Mechanical control of adsorption and motion at the nanoscale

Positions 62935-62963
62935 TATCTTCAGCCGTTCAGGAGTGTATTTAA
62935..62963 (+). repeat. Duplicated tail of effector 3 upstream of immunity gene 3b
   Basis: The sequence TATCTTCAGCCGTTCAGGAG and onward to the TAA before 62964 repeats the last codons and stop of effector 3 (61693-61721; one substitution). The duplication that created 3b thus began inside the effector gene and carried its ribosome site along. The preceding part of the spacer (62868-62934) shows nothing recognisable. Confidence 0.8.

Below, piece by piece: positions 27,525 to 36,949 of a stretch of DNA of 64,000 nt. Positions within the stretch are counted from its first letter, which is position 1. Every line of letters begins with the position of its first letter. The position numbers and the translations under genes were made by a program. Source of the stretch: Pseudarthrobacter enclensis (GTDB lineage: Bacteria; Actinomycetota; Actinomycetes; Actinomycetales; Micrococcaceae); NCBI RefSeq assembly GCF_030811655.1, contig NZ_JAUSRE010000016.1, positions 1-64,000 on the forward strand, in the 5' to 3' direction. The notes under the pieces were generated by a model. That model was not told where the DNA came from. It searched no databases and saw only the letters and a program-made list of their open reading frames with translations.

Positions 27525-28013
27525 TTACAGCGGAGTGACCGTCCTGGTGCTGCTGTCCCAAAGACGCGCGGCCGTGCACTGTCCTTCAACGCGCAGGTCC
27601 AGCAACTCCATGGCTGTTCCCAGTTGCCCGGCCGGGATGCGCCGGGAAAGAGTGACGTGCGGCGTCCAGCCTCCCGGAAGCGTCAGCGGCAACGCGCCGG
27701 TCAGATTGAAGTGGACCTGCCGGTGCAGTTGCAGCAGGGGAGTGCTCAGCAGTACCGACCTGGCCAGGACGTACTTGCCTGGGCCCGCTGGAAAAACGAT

Research on Carbon nanostructures has been intense over the last three decades. One critical result of this investigation was the discovery of materials with extraordinary mechanical, electronic, and thermal properties, such as fullerenes, carbon nanotubes, and graphene. Further exploration revealed that mechanical strain can be used to control many of these properties. In this talk, we will discuss recent articles showing that deformation can control motion and adsorption at the nanoscale. In the first work presented, the topic will be the use of mechanical stimuli to control the motion of nanostructures. We will discuss the challenge of controlling the movement at the nanoscale and previous attempts at solving this issue. Then, recent results will be presented, which show how curved nanostructures can direct the movement of graphene and carbon nanotubes. The second topic discussed will be the use of strain to control the adsorption of gases on the surface of two-dimensional materials. After an overview regarding the control of properties with deformation, we will consider cases where strain increases and decreases gas adsorption. The use of strain to tune the channel size in porous materials for gas separation applications will also be explored.